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Can questions be closed for a reason that is valid TODAY but did not exist at the time the question was asked?

Here is an example.

Why close a 2 year old question?

Questions are now "routinely" closed for "polling." Depending on the site, people came to a "consensus" about this some time in the past two years. But the question was asked two years ago. And suppose this was before this consensus was formed? Are there ways of "grandfathering" such questions?

  • Yes, they can be closed and this happens all the time. But this was already answered and discussed in the question you linked. So what exactly do you want to know that you can't find in those answers? – thorsten müller May 11 '13 at 17:06
  • @thorstenmüller: My other question referred to the fact that some questions have statements saying, in effect, this question is allowed because of when it was asked, but it would be closed it were asked today. How does this work? – Tom Au May 11 '13 at 17:10
  • Admins can do this I think or users with very high reputation. This happens especially to questions with a very high score or maybe types of questions that get asked over and over again. There are more 'tools' to handle old questions like Community Wiki. – thorsten müller May 11 '13 at 17:21
  • you seem to be asking about "historical lock" feature, described in details at respective MSO tag wiki. The lock notice says "This question exists because it has historical significance, but it is not considered a good, on-topic question for this site, so please do not use it as evidence that you can ask similar questions here. This question and its answers are frozen and cannot be changed..." – gnat May 11 '13 at 20:34
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    I have seen close votes where a question was marked as duplicate of another question that got asked a year later. So yes, questions can and do get closed for reasons that don't exist at the time the question gets asked. – Bart van Ingen Schenau May 12 '13 at 14:51
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Short answer, "yes". There are ex-post-facto closes.

Longer answer....

There has been an uptick in close activity over the past ... 6 months or so. My interpretation of this is that the community is coming together to more clearly define what is on-topic and constructive for the site versus what is not. In many ways, this is continued evolution of the site; especially in light of the scope change enacted effectively eons ago. That conversation has been hashed to death many times already and I'll leave it as an exercise to you to dig through meta for the relevant questions & answers. The general point is to clean up the lesser quality stuff that provides bad precedent for new, bad questions.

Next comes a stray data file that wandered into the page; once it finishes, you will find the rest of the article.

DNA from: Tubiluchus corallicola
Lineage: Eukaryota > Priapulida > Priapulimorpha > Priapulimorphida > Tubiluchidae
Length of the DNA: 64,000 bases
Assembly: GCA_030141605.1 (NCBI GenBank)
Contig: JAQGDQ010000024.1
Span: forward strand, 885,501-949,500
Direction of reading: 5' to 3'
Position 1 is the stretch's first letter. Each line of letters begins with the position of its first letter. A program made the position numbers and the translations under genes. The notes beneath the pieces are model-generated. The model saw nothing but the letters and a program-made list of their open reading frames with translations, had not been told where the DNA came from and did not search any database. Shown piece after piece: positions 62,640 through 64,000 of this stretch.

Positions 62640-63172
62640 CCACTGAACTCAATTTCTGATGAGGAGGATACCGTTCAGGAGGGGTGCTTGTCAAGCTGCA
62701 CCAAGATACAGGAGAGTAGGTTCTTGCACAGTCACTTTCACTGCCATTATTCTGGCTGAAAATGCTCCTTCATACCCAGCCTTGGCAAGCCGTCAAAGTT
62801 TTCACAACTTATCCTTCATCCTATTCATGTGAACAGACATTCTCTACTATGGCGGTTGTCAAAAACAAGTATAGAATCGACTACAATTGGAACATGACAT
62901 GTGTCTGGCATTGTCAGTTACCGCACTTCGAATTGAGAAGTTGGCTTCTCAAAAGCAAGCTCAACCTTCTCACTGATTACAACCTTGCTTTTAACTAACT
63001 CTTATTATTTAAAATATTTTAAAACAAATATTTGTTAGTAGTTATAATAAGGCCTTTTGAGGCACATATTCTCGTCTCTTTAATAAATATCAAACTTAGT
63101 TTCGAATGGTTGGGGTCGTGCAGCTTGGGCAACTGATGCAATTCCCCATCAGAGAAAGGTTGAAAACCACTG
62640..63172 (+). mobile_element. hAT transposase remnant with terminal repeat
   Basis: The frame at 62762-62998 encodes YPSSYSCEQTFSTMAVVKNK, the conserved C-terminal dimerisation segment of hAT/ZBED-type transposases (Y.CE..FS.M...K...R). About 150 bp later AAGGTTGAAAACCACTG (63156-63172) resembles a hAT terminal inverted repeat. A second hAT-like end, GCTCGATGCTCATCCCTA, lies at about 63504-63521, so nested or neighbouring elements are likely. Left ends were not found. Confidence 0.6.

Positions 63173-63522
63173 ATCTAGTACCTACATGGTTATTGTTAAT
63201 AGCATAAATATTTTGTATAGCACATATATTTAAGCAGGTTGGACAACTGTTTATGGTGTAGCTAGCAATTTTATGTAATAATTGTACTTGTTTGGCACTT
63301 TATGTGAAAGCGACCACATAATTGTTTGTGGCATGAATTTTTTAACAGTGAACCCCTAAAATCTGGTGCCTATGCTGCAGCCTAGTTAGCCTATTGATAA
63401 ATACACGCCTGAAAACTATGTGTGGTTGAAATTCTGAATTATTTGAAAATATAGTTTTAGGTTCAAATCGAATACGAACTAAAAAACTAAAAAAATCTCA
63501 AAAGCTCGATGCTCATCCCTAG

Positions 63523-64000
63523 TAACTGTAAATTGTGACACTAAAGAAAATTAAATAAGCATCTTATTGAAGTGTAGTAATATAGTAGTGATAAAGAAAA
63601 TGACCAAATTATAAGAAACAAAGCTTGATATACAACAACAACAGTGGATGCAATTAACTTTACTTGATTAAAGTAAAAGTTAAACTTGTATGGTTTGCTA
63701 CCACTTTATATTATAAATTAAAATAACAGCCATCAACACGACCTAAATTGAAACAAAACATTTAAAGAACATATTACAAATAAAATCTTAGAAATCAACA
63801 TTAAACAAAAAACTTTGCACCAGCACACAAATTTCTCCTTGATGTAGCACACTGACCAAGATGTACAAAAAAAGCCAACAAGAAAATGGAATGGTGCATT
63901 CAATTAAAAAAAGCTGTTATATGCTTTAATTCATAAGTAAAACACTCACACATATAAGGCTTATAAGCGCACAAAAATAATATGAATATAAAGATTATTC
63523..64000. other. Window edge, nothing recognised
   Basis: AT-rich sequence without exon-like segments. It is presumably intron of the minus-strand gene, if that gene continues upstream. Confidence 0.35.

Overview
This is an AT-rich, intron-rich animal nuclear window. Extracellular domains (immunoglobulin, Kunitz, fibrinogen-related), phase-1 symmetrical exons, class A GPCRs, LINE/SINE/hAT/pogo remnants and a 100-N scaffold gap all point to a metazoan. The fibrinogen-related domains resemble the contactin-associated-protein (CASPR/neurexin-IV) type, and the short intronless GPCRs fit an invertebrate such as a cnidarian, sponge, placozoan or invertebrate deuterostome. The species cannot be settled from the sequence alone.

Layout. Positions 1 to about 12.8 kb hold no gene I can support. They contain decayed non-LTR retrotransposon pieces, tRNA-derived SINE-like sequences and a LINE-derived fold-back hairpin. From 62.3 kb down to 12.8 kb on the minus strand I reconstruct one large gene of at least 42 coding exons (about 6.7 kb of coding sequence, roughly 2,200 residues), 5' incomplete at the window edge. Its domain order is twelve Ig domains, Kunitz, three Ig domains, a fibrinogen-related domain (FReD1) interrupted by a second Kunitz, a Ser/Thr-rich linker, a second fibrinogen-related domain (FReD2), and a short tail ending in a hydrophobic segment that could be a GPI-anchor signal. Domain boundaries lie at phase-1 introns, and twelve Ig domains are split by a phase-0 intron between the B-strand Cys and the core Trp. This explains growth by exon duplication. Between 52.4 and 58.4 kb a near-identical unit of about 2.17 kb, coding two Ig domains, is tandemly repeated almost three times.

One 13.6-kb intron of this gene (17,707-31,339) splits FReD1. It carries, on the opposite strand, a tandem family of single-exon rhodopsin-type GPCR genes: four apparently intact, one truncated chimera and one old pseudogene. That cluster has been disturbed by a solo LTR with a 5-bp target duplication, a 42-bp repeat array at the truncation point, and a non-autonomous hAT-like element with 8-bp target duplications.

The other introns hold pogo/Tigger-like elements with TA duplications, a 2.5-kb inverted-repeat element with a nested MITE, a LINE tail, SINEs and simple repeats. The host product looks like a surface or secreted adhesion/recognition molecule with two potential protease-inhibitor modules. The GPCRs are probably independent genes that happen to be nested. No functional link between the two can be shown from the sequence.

Poll questions and resource questions (aka book requests) fare very poorly now, which is a good thing, IMO. A while back, many of those had been closed as off-topic but the current trend is to close them as not constructive.

Others in that vein are being closed as duplicates. And as Bart van Ingen Schenau noted, an older question may be closed as a duplicate of a newer question. It introduces an anachronism, but the newer question may represent a better "answer" for that particular theme. Or it simply could have been the question that the close voters found first. Don't read too far into that aspect.

RE: historical locks - if a question is particularly noteworthy and well up-voted, then it may be a candidate for a historical lock. This helps keep it from deletion as it potentially has useful information for future visitors.

RE: grandfathering old questions - not a chance, honestly. The problem is that "newer user" will site "really old question that's now blatantly off-topic" as the basis for asking their blatantly off-topic question. The community tries to explain "it's not like that anymore." Feelings are hurt; pedantic rage-quits occur; most folk involved still standing are left feeling vaguely annoyed. Closing off those old questions cuts down on the likelihood of the above annoyance. With some 25k+ questions on the site now, there's really no other way besides closure to indicate the change in the site direction.

  • "Hisortical lock" was what I meant by "grandfathering." – Tom Au May 20 '13 at 18:23
  • @TomAu - thanks for the clarification. My answer is the same. The site won't go through and automatically apply a historical lock against questions solely by age & up vote requirements. Each historical lock requires a moderator's review of the question. – user53019 May 20 '13 at 19:12
  • And thanks for your answer. – Tom Au May 20 '13 at 19:26

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